While Fargoans aren’t sad, we’re low on the lucky-meter, Men’s Health reported in November.
Fargo is No. 91 among 100 luckiest cities, with the list based on the number of lottery winners, holes-in-one, lightning strikes and deaths from falling objects, among other things.
Despite being unlucky, we’re not quick to anger.
Men’s Health rated Fargo the third-least-angry city in the U.S. in February. We were only out-mellowed by Lincoln, Neb., and Burlington, Vt.
(See what I mean? Men’s Health is everywhere! Space. Every relationship needs space.)
We do know how to watch our checkbooks here. The Norwegians and Germans who farmed this frigid land could make the buffalo on a nickel squeal.
The heap of honors reads like a Christmas letter from a family of overproud economists.
- North Dakota’s economy was the best-performing in the U.S. in the second quarter, thanks largely to the oil boom, according to the Bloomberg Economic Evaluation of States Index.
- The 2011 Milken Institute Best Performing Cities Index ranked Bismarck second, Fargo seventh and Grand Forks No. 24 among small metro areas.
- Bismarck and Fargo were Nos. 1 and 2 for lowest unemployment rates at 2.4 percent and 3.1 percent, respectively, in October by the Labor Department.
- Men’s Health (Again!) declared Fargo No. 9 on its list of America’s most “fiscally fit” cities, getting a grade of A-minus.
- Forbes magazine put North Dakota at No. 4 on its annual Best State for Business and Careers list, up seven spots from last year.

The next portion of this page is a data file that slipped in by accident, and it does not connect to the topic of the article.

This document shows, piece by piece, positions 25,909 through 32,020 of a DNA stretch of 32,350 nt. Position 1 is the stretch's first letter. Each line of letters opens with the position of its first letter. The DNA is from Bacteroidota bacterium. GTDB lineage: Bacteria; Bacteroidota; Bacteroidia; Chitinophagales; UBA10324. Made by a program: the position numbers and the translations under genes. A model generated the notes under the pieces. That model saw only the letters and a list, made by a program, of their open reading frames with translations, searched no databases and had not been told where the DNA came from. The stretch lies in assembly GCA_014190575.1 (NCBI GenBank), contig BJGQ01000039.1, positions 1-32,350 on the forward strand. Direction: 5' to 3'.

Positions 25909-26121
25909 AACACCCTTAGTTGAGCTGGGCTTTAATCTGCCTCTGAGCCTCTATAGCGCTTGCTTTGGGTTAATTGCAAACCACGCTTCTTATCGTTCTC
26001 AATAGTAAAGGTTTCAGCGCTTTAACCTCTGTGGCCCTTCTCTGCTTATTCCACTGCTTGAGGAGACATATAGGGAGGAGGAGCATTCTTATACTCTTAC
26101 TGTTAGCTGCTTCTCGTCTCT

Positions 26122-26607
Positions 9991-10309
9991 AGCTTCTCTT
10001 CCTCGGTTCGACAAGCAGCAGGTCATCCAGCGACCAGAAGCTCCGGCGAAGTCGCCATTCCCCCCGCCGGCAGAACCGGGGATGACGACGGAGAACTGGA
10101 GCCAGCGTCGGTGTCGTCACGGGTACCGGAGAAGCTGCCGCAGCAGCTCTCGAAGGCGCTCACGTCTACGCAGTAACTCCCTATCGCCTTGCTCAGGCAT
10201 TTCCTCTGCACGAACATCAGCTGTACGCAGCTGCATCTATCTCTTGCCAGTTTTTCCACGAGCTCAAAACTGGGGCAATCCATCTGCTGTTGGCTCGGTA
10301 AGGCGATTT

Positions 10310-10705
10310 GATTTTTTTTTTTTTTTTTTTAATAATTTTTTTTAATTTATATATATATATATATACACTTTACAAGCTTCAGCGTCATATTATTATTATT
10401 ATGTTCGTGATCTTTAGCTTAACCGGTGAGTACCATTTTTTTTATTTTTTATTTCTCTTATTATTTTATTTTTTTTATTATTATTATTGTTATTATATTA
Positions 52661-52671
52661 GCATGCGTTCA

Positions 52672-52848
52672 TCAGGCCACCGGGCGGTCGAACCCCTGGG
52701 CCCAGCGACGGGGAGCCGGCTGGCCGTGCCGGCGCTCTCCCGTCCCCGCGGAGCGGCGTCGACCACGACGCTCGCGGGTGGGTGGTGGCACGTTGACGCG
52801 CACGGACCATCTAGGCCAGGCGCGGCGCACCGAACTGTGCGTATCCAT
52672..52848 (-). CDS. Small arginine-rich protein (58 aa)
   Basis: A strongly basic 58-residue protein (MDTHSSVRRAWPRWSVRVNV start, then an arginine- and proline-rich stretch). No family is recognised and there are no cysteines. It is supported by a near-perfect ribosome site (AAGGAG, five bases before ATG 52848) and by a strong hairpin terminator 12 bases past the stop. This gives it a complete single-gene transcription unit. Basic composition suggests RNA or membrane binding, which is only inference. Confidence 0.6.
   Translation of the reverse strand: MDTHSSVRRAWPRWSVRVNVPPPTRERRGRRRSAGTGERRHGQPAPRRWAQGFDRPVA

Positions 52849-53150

- 24/7 Wall Street, an online financial site, named North Dakota as the third-best-run state.
This good economic news also puts Fargo on top of another list by Sperling’s BestPlaces.
If your life has absolutely cratered due to a divorce, loss of a job, or other life-changing event, Fargo is the second-best place in the country to live for “starting over.”
The low unemployment rate means you almost have to work to not find a job.
Plus, having several colleges in the metro area is also supposed to improve dating opportunities (15.9 percent singles rate, baby!).
But No. 1 on the list is Iowa City, Iowa. So this list could be a little suspect for you middle-aged party types.
I’ve been to Iowa City. Just sayin’.
Don’t be a hater
North Dakota’s books may be in order, but our air is getting dissed.
The advocacy group Environmental Integrity Project ranked North Dakota No. 12 on its list of the “Filthy 15” states for emissions of toxic pollutants from coal-burning power plants.
At the same time, the American Lung Association loves us. The Fargo-Wahpeton, N.D., area is listed as among the Cleanest U.S. Cities for Ozone Air Pollution. And Bismarck is No. 11 and Fargo-Wahpeton No. 23 in the Top 25 Cleanest U.S. Cities for Year-Round Particle Pollution.
Meanwhile, those fun-loving folks at the Animal Legal Defense Fund list North Dakota as one of the “Top States to be an Animal Abuser.”
North Dakota is in the dog house for not having felony provisions for animal torture, extreme neglect or abandonment; no requirements for mental health evaluations or counseling for offenders; “inadequate” animal fighting provisions; and no restrictions on future ownership of animals after a conviction.
Other odd-ball stuff
Retirees apparently love us, when they’re not spending winters as “snowbirds” in Arizona, Texas and Florida.
Forbes.com puts Fargo as No 18 on its best places for active retirement.
Forbes magazine also placed Fargo’s downtown on its list of “most transformed neighborhoods” in the U.S.
North Dakota also has reached its highest-ever population. Never mind that there are suburbs of major cities that have more residents than the state’s 683,932.
The state gained 50,000 residents in the past eight years.
That’s largely due to the oil boom. But it also probably means we’re doing something right.
That’s no brag, just fact.
Readers can reach Forum reporter Helmut Schmidt at (701) 241-5583